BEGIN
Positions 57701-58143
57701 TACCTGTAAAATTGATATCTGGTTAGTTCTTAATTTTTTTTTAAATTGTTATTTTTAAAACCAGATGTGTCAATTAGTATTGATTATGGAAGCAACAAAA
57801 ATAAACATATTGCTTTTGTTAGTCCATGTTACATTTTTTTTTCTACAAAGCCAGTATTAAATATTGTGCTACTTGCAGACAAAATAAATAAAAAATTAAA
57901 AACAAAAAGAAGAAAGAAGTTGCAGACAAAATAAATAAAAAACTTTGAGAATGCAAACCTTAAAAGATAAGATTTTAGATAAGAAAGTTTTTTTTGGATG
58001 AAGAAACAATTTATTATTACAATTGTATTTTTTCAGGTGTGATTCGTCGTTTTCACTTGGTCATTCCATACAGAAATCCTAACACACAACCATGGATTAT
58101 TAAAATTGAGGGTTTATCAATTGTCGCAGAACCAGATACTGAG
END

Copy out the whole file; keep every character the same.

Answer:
Positions 57701-58143
57701 TACCTGTAAAATTGATATCTGGTTAGTTCTTAATTTTTTTTTAAATTGTTATTTTTAAAACCAGATGTGTCAATTAGTATTGATTATGGAAGCAACAAAA
57801 ATAAACATATTGCTTTTGTTAGTCCATGTTACATTTTTTTTTCTACAAAGCCAGTATTAAATATTGTGCTACTTGCAGACAAAATAAATAAAAAATTAAA
57901 AACAAAAAGAAGAAAGAAGTTGCAGACAAAATAAATAAAAAACTTTGAGAATGCAAACCTTAAAAGATAAGATTTTAGATAAGAAAGTTTTTTTTGGATG
58001 AAGAAACAATTTATTATTACAATTGTATTTTTTCAGGTGTGATTCGTCGTTTTCACTTGGTCATTCCATACAGAAATCCTAACACACAACCATGGATTAT
58101 TAAAATTGAGGGTTTATCAATTGTCGCAGAACCAGATACTGAG